The preface to this work is signed “F. M. von A. ***” (p. 22), but according to Sladek (1975, 495) the author is Florentius Barth (d. 1800), an Augustinian monk from Laun.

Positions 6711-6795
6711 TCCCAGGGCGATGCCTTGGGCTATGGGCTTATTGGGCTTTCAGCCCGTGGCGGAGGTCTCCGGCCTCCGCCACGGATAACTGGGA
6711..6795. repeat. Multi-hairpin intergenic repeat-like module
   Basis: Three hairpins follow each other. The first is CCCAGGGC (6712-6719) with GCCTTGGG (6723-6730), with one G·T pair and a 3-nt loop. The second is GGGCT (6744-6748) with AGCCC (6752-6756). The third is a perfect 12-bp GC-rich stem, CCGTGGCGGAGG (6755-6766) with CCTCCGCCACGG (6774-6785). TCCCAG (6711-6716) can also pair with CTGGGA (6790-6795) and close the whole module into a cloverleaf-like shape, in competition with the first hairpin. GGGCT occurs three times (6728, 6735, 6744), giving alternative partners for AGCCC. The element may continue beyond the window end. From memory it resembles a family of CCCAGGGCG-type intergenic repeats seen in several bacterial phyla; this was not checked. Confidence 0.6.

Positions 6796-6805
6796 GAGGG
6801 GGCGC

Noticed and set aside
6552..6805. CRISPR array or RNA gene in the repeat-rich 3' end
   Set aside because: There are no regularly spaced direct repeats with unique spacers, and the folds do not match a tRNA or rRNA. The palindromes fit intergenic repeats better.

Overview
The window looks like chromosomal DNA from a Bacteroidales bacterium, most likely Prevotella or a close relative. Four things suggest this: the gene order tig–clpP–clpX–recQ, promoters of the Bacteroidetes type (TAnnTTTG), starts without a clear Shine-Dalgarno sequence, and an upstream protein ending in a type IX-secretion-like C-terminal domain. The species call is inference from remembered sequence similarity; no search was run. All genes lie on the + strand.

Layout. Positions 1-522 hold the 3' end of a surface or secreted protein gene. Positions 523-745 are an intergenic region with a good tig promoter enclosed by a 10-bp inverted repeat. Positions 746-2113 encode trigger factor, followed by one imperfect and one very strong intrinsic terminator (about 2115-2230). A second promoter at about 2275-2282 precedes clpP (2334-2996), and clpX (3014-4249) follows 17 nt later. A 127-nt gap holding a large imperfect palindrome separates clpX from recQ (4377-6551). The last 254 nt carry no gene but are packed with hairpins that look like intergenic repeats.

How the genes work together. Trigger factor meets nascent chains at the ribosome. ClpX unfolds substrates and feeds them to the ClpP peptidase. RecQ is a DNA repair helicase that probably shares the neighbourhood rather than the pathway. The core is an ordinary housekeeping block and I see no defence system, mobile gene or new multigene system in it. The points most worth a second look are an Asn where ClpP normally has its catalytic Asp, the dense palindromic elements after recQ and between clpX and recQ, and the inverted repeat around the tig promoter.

Meine Gedanken is an extended reply to the Einleitung in die christliche Religions- und Kirchen-Geschichte (Prague: Diesbach, 1788; 2nd ed. 1790) by the Prague theologian Kaspar Royko (1744–1819). Royko was an advocate of reformed Catholicism and was critical of the authoritarian nature of papal power. In reply, Barth argues that it was sufficient for legal students to learn of the shortcomings of the papacy through Johann Stephan Pütter’s Teutsche Reichsgeschichte in ihrem Hauptfaden entwickelt (Göttingen: Witwe Vandenhoeck, 1778), without resorting to books like Royko’s that teach them how to blaspheme. Barth compares a student who learns from Pütter’s book to a bullfinch (Gimpel) that is taught how to sing a pretty piece by Mozart. Having the student learn from Royko would be like teaching the bird to imitate the droning of a bagpipe. Although Barth could not have known this, there was a precedent for a bird learning Mozart’s music: Mozart’s pet starling learned the finale theme from the Piano Concerto in G, K. 453 in 1784 (Briefe, iii:317).